Corporate Partnerships

2016 Rockefeller Tree Lighting: A New York Tradition

By Zach Kane | December 21, 2016

The Today Show personalities are joined on stage with Alec Baldwin after the Rockefeller tree is lit up.

Every year a Christmas tree is lit up in Rockefeller Center in New York City, kicking-off the start of the holiday season and a hallmark for the city. This year I was fortunate enough to attend the annual tradition and captured video of the celebration and musical performances.

More than 45,000 multi-colored lights illuminated the 94-foot Norway spruce from Oneonta, New York. A nine-foot star adorns the top of the tree, weighing 550 pounds and covered in 25,000 Swarovski crystals. The selected tree is generally donated to the Rockefeller Center. After it serves its use for display, the lumber from the tree is donated to Habitat for Humanity. Trees are selected based on their hardiness to hold the heavy ornaments, and their “Christmas tree shape.” This year’s tree is the second tallest Rockefeller tree in its 84-year history. It will remain lit and can be viewed everyday now through January 7, 2017.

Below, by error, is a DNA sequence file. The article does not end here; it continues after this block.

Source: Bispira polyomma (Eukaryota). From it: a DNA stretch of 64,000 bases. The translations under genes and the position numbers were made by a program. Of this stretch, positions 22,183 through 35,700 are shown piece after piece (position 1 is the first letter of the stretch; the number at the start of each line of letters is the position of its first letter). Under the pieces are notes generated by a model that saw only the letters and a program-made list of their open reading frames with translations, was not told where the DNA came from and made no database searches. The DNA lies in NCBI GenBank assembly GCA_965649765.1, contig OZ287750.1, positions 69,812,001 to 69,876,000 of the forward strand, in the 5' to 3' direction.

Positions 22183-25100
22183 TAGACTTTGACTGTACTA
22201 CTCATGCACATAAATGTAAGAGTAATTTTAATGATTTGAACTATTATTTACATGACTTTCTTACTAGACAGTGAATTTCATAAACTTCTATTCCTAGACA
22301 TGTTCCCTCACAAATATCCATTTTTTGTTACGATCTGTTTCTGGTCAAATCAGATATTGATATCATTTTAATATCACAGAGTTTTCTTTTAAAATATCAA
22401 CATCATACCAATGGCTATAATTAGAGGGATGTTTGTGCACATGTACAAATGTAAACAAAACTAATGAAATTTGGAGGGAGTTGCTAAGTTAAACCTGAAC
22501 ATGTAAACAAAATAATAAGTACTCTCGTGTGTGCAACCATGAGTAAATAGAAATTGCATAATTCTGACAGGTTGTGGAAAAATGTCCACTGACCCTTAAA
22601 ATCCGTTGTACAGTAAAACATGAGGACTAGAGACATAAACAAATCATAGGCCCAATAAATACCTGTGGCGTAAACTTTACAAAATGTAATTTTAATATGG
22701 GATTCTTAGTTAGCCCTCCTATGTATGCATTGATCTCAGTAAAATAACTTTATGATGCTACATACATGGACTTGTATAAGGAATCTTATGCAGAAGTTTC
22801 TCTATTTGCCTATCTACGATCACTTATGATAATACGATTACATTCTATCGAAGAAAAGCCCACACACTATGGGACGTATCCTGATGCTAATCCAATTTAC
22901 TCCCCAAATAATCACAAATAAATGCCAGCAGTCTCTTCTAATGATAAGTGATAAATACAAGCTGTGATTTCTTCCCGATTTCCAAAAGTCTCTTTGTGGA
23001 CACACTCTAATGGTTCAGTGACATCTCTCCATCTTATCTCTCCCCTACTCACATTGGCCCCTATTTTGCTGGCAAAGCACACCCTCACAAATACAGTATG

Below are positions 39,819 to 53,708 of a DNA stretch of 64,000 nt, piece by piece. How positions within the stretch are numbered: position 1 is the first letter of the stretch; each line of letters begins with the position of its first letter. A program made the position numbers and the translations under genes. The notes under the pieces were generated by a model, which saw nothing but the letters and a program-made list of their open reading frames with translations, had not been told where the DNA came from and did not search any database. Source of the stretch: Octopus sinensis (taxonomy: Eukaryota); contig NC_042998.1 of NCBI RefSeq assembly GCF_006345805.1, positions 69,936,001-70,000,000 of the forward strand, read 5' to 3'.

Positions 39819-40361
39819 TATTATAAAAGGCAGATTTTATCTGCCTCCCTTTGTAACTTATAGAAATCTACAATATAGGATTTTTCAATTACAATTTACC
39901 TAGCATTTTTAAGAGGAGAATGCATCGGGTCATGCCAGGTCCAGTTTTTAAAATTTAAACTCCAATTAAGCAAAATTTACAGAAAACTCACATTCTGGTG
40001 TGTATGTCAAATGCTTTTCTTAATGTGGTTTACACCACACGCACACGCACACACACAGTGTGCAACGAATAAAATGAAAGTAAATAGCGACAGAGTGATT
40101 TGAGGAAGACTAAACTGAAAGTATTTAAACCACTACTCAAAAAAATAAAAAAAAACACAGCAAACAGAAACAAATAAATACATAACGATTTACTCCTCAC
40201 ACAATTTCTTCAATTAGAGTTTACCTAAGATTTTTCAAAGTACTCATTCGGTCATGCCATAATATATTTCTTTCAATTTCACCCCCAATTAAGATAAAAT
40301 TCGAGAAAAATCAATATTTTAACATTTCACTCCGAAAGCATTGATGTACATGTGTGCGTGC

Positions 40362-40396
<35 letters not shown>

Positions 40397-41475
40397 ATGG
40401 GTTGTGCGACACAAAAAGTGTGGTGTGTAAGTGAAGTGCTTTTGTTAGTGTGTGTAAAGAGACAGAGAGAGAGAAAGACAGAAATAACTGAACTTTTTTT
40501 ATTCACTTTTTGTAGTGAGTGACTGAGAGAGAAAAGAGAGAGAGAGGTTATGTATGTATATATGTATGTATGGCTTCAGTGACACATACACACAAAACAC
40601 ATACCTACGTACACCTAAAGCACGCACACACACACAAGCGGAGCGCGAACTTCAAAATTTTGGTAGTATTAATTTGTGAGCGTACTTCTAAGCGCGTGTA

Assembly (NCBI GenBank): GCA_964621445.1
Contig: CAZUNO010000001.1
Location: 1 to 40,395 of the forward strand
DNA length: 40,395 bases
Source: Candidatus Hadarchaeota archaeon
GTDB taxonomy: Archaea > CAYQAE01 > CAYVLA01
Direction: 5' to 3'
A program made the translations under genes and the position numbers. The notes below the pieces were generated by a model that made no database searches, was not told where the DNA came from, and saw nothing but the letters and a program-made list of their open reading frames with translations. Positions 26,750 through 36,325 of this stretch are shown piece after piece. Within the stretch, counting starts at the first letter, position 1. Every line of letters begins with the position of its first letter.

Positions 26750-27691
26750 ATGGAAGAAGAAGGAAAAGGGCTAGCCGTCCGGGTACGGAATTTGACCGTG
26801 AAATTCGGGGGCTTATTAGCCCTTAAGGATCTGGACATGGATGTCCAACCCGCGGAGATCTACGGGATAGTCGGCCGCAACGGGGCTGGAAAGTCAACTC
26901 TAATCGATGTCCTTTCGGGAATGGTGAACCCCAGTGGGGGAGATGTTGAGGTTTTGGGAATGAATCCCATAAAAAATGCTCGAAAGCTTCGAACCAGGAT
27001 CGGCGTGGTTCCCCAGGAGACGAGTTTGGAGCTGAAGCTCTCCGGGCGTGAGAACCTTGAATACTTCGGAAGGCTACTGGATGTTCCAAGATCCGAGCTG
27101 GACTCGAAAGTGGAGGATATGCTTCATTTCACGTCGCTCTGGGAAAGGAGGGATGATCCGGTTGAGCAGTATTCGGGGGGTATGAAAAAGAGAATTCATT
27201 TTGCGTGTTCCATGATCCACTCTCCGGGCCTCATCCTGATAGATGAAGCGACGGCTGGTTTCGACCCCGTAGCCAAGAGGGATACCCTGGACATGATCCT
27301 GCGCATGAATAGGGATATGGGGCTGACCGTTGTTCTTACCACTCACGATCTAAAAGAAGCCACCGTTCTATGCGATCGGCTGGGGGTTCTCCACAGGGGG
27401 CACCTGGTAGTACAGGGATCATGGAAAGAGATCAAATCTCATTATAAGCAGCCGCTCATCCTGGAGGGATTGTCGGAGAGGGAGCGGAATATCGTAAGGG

The Rockefeller Center Tree Lighting has been an annual tradition for the past seven decades. It attracts thousands of visitors and tourists to Rockefeller Center who watch the Christmas tree light up. The event is filled with live entertainment and celebrity guests.

The tradition started long before the event was televised. The first formal tradition started in 1933, however locals decorated a Christmas tree in the Rockefeller Center before that. During the height of the Great Depression, workers decorated a Christmas tree with strings of cranberries, garlands of paper (made by the workers’ families) and tin cans. The tree was a symbol of hope and reflection. Today, more than half a million pass by the Tree every day, making the Rockefeller tree one of the most iconic trees in the country.

Read Plant for Tomorrow to learn how you can help plant trees with NBCUniversal and the Arbor Day Foundation.

You Might Also Like

No Comments

Leave a Reply